4. If the applicable environment exposure band criteria for your introduction include an environment categorisation volume (ECV) upper limit - a record of the ECV for your chemical and records to prove the ECV doesn’t exceed that specified in the exposure band criteria.

5. Which type of designated kind of release into the environment occurs (if any)

6. Records to prove any known hazard classification for your chemical.

7. Detailed information, including full study reports, of the kind specified in the Guidelines to demonstrate the absence of certain environment hazard characteristics that would otherwise render the introduction medium to high risk. If you don’t have this information, keep a record of the outcomes of the information specified in the Guidelines plus a written undertaking from the person who has the information that they will give us the records if we ask for them.

8. Records to prove how you are meeting any restrictions or conditions associated with the introduction or use of your chemical in the overseas jurisdiction.

9. Records to prove how you worked out that the risks to human health from the introduction and use of your chemical are no higher in Australia than in the overseas jurisdiction.

10. Records needed if your introduction is one of the following specified classes of introduction:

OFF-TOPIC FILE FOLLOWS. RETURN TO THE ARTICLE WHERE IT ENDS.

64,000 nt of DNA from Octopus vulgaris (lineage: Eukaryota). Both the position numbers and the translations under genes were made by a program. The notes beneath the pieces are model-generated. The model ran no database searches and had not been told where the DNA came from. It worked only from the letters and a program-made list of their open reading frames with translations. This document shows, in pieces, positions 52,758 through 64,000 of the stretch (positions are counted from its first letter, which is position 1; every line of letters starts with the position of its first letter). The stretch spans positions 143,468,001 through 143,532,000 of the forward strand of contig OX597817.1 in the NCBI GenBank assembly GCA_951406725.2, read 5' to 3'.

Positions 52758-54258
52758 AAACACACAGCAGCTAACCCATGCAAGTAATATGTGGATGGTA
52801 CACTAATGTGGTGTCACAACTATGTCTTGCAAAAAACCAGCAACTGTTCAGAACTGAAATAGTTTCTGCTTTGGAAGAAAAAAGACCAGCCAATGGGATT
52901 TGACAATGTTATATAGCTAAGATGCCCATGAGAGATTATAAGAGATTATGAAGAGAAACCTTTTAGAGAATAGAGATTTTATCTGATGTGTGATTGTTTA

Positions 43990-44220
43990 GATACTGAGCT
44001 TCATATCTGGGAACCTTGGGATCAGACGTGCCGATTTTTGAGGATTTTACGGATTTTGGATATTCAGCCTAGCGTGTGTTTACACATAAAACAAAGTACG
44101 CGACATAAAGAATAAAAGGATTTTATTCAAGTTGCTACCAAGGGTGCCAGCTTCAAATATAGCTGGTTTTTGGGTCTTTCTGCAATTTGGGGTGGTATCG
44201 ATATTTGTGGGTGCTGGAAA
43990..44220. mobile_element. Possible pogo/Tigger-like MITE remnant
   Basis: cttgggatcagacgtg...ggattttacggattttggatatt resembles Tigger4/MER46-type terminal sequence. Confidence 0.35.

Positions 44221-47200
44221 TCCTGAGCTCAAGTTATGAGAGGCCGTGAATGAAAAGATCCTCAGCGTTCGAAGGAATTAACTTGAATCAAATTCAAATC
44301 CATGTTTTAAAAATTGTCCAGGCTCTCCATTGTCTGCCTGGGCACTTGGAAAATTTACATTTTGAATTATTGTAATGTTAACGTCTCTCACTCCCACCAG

Introductions that involve a designated kind of release into the environment — a record of the:

a. location of the release into the environment (including all receiving water bodies); and

b. frequency of the release into the environment

Biochemicals — a record of:

a. the concentration of any remaining viable cell or cellular components of the organisms used to produce the biochemical; and

b. information on any known adverse effects of any remaining viable cell or cellular components of the organisms used to produce the biochemical

GM products — a record of:

a. the name of the genetically modified organism from which the GM product was derived or produced; and

b. information on any genetically modified organism that remains in the GM product as an impurity

 

1. The names you use to refer to your chemical (including the names given in your pre-introduction report)

2. The names of any products containing your chemical that you have imported into Australia